How should you eat to get the most out of your yoga sessions? We asked seven top yogis for their go-to snacks and meals that keep them strong on and off the mat.
We all know that fuelling our bodies with the right foods before and after exercise is crucial for optimal performance, energy levels and recovery. And while there’s a lot of advice out there about what you should eat if you strength train, run or swim, there’s not so much information about nutrition for yoga.
Do you need more protein if you’re doing yoga regularly? What makes a good post-workout meal? And what’s the deal with eating before a class – will it help or hinder? There are so many questions.
You may also like
“Does doing yoga actually improve your sleep?” A sleep expert answers your questions
Rhiannon Lambert, registered nutritionist and best-selling author of The Science Of Nutrition, confirms scientific research looking into nutrition for yoga is fairly limited. “Despite this, le levitrat싊mary jo urso lake havasu we do know that yoga is a form of low-intensity exercise so we can make an informed decision about how we fuel our bodies based on the recommendations we have for this,” she tells Stylist.
According to Lambert, light-intensity exercise like yoga requires around 2-3g of carbohydrates per kilo of body weight each day, while protein intake should be about 1.2-1.4g per kg on both training days and rest days.
“Because yoga is a lower intensity form of exercise, the main fuel your body uses as energy is fat,” explains Lambert. “Higher intensity workouts use carbohydrates as the main source of energy, so people who do the lower intensity exercise still need to consume carbohydrates but in smaller amounts compared to someone who does running or strength training.”
You may also like
Bikram yoga: medical experts say seriously hot yoga is a bad idea, but are they right?
If you choose to eat before your yoga session, she advises opting for something with an adequate amount of carbs to fuel your body. Think porridge topped with fresh fruit and yoghurt or a baked sweet potato with beans or tuna. If you’re practising in the morning, a snack of dried fruits, a cereal bar or a fruit smoothie will do the job. Your post-yoga meal, on the other hand, should be rich in carbohydrates and contain some lean protein to aid recovery.
What about timing when you eat around your yoga sessions? “Generally speaking, the standard advice is to eat between two and four hours before exercise to allow time for for food to digest, but it really depends on what your workout looks like,” says Lambert.
“It’s important to remember that nutrition isn’t one-size-fits-all. Ultimately, it’s about finding what works for you and your exercise habits,” she adds.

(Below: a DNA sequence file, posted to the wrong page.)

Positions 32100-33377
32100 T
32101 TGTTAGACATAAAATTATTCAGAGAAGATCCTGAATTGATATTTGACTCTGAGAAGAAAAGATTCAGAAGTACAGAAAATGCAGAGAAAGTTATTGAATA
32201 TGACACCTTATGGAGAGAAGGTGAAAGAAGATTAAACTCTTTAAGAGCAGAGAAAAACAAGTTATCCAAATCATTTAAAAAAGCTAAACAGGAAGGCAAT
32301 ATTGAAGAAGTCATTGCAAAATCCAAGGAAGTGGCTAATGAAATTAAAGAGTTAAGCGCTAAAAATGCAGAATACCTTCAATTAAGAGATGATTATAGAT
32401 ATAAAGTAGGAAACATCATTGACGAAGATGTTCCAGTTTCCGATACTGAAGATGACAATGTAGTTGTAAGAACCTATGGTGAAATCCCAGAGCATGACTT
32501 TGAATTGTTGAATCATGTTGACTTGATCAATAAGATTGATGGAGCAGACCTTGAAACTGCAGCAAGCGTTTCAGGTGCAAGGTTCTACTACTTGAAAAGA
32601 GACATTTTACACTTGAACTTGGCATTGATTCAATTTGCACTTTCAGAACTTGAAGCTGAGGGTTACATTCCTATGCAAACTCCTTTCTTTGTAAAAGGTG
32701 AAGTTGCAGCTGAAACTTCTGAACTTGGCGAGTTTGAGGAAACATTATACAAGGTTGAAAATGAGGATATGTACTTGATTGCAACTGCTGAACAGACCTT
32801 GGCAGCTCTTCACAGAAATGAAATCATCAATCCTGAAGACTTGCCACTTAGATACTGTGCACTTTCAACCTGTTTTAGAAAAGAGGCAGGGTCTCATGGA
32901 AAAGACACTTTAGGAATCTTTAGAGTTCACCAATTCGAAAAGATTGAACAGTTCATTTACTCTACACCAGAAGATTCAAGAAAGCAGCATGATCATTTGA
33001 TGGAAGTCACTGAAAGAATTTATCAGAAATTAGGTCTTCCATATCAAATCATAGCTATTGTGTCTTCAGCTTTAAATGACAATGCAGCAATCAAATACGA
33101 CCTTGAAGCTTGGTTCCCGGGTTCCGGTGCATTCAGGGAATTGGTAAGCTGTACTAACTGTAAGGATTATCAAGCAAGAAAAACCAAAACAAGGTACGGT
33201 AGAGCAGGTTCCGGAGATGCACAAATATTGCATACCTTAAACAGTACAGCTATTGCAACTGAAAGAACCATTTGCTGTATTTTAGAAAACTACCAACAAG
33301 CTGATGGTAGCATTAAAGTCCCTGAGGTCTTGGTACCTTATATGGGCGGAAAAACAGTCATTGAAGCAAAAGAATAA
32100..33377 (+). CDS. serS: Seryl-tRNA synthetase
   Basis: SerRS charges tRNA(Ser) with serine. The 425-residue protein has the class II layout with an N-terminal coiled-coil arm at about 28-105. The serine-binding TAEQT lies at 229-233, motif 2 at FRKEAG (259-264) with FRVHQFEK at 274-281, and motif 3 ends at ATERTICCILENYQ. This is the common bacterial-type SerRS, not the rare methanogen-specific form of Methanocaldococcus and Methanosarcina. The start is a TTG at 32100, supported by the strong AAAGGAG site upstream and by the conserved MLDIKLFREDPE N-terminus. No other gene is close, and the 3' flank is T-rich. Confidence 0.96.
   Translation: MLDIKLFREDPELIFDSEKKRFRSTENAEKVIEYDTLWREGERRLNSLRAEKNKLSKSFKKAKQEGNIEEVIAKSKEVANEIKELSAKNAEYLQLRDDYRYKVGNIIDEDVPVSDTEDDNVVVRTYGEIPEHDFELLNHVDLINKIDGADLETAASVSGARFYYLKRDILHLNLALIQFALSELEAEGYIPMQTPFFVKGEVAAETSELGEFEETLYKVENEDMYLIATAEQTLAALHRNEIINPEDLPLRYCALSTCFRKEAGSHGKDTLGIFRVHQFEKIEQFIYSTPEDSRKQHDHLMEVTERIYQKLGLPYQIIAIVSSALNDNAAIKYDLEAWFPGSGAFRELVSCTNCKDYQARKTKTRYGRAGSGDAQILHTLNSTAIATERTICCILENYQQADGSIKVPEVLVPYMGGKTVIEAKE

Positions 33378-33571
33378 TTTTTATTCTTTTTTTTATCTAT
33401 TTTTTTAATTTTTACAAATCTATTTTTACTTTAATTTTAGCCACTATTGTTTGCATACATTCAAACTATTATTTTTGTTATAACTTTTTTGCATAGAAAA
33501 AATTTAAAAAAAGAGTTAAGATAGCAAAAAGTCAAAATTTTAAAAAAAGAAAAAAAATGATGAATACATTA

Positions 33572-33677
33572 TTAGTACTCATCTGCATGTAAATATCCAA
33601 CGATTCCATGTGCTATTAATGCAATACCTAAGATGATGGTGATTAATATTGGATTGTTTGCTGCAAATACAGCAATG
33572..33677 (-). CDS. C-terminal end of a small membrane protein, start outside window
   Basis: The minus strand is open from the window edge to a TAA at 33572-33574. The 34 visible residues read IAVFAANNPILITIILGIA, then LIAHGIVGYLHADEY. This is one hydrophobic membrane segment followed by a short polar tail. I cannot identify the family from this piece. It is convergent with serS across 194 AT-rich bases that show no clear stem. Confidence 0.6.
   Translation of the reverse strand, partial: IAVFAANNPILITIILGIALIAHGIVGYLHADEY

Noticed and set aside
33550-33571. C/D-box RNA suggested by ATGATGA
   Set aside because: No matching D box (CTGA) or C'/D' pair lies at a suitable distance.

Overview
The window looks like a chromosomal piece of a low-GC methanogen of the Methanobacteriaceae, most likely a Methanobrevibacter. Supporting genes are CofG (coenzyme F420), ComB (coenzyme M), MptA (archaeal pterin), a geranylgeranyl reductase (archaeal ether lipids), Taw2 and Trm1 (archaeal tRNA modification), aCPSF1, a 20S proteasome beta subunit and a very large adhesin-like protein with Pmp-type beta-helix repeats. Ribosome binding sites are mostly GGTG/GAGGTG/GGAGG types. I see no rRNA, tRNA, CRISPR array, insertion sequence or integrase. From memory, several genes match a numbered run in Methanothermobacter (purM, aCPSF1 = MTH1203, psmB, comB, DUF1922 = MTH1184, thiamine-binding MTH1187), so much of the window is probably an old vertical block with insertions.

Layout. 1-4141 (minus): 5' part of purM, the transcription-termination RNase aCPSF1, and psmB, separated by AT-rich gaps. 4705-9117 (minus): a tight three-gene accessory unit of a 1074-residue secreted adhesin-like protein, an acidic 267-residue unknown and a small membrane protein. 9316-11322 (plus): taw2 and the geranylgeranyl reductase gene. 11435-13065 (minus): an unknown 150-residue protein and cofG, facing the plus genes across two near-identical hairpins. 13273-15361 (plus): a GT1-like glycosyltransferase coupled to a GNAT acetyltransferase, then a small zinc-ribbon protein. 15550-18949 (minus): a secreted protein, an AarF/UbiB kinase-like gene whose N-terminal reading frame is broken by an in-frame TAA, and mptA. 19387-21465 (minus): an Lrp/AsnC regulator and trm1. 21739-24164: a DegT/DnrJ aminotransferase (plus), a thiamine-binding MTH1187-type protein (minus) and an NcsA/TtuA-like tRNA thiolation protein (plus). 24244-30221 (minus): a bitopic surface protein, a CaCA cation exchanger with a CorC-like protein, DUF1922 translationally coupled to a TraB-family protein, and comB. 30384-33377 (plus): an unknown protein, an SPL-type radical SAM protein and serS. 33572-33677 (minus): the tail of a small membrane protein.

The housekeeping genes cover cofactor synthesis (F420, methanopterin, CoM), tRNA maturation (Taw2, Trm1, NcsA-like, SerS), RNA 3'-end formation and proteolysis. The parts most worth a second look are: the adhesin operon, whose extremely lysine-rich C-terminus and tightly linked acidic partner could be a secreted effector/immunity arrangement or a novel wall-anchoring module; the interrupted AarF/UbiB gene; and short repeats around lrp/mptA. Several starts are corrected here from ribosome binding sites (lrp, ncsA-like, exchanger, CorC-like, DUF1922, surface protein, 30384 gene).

To gain a deeper insight into nutrition for yoga, we asked seven leading yoga teachers to share how, what and when they eat to get the most out of their sessions. Here’s what they told us.
Fitness trainer and yoga teacher Shona Vertue practises yoga on an empty stomach in line with traditional recommendations.
“Yoga asana (postures) aren’t just designed to stretch your limbs, they place quite an intense pressure on your digestive organs (think twists, forward folds and backbends),” she explains, “so practising on a full stomach would make it incredibly uncomfortable.”
If you feel as though you need some energy for your yoga session, however, she suggests eating something light like a banana or some roti one or two hours beforehand. “Any closer to your practice and it may come back up,” she warns.
Vertue points out that yoga is a contemplative, meditative movement practice, not a bodyweight movement class. “If you’re doing a session which focuses on turning yoga into an intense workout then it’s not so much yoga any more and in that case, you may want to be fuelled for this,” she says. “I’d still recommend keeping it light, as the asana will likely require that you get upside down or move into compressive twisted positions.”
Post-yoga, Vertue prioritises protein to keep her body satiated for longer. “Beans, tofu, tempeh, eggs, peas and spinach are good examples. A big salad that includes a mix of these things would be great.”
“I normally practise yoga first thing in the morning so I’d usually just have a herbal tea before I roll out my mat,” says yoga teacher Steffy White. Like Vertue, she says practising on a full stomach doesn’t make for a pleasant experience.
“If you did want something, a date with some nut butter or a handful of nuts would be a good option.”
You may also like
11 tips to make yoga feel easier and more enjoyable
For her post-yoga breakfast, White’s focus is on nourishing and replenishing her body as well as staying hydrated. She often opts for a dense, protein-packed seeded loaf with fresh tomatoes, avocado and micro herbs. “Or I might also have overnight oats made with hemp and chia seeds, and I usually have a green juice in the morning with breakfast.”
What does White eat for the rest of the day? “I make sure to eat well-balanced meals which include protein, whole grains and colourful veggies and I drink plenty of water,” she says. “I might have a falafel, beetroot, tahini and courgette salad for lunch and then a Thai red pepper and tofu curry with sticky rice for dinner.”